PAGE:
Actiones nostras, quæsumus, Domine, aspirando præveni et adiuvando prosequere, ut cuncta nostra oratio et operatio a te semper incipiat, et per te coepta finiatur”—that is, “Inspire our actions, Lord, and accompany them with your help, so that our every word and action may always begin and end in you.” Every step in our life, every action—of the Church too—must be taken before God, in the light of his word." 
(Highlight Loc. 2111-15)

Saturday, May 18, 2013

A Love Story against the Backdrop of War

A Song for Nagasaki 
The Story of Takashi Nagai Scientist, 
Convert and Survivor of the Atomic Bomb 
Foreword by Shusaku Endo 
Ignatius Press. Kindle Edition (2009). 

A dear friend recommended this book to me and I gladly do the same for one and all. It is beautifully written and offers much material for personal reflection.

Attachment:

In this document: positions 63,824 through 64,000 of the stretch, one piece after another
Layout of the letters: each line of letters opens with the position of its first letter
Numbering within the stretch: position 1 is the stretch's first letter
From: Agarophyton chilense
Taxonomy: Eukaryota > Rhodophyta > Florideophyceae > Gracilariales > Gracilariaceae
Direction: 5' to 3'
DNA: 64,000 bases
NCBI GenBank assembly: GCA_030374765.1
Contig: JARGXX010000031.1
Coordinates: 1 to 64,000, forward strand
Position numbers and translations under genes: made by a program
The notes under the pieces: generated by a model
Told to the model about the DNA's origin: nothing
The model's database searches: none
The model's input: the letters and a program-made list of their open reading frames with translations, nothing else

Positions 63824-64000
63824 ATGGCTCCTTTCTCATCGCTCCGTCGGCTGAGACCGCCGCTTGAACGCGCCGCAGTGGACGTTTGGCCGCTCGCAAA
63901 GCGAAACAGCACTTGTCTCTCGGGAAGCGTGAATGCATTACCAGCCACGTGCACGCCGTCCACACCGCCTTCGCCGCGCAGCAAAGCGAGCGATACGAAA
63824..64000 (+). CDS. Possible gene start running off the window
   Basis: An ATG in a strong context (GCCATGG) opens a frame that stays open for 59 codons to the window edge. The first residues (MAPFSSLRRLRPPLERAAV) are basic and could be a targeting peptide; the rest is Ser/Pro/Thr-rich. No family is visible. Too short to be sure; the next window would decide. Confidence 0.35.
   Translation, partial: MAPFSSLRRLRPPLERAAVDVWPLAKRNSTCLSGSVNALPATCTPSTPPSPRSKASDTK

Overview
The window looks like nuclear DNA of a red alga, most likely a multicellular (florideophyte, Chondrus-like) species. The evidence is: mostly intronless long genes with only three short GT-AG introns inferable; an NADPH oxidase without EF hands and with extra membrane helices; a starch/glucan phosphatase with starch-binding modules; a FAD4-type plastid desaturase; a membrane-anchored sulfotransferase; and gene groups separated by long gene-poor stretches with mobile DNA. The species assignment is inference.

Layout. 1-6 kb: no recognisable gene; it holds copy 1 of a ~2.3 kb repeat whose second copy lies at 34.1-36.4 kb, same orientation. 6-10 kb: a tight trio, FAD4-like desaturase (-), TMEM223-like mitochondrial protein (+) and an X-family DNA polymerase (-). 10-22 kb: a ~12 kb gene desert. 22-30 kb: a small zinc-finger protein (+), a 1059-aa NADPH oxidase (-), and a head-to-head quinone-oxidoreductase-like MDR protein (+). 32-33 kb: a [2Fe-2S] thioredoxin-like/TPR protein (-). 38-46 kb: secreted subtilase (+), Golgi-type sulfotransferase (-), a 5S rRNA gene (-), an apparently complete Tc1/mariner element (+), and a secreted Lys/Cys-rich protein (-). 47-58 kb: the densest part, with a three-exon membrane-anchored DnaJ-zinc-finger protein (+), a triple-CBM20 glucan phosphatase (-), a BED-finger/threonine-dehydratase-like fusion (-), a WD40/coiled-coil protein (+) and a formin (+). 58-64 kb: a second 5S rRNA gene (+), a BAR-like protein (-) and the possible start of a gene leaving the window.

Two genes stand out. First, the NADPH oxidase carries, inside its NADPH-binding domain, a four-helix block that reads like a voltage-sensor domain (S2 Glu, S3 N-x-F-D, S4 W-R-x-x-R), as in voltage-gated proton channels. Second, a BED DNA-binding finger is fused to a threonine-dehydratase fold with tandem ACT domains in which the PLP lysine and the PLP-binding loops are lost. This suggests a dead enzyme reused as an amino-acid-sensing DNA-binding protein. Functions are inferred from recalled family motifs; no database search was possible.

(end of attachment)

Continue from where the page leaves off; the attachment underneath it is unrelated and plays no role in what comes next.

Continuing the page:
For me, the most touching part of the book is the description of his conversion and the part played by Nagasaki's Catholic community in leading him to the fullness of life and faith within the communion of the Church.

The virtues of filial piety and married love are well described in the book. Maybe you have to have lived your life to comprehend the beauty of such virtue, but I'd risk exposing young people to this book as a way of preparing them for chaste, married love.

I'm sure the author would complain that such a review as mine sells short his message about the true meaning of just and lasting peace. I'm sorry, but he did too good of a job on describing marriage and family as I would wish them lived within the Church and for the sake of our world. I'll hold on to the treasure I found without denying others what marvels they might find.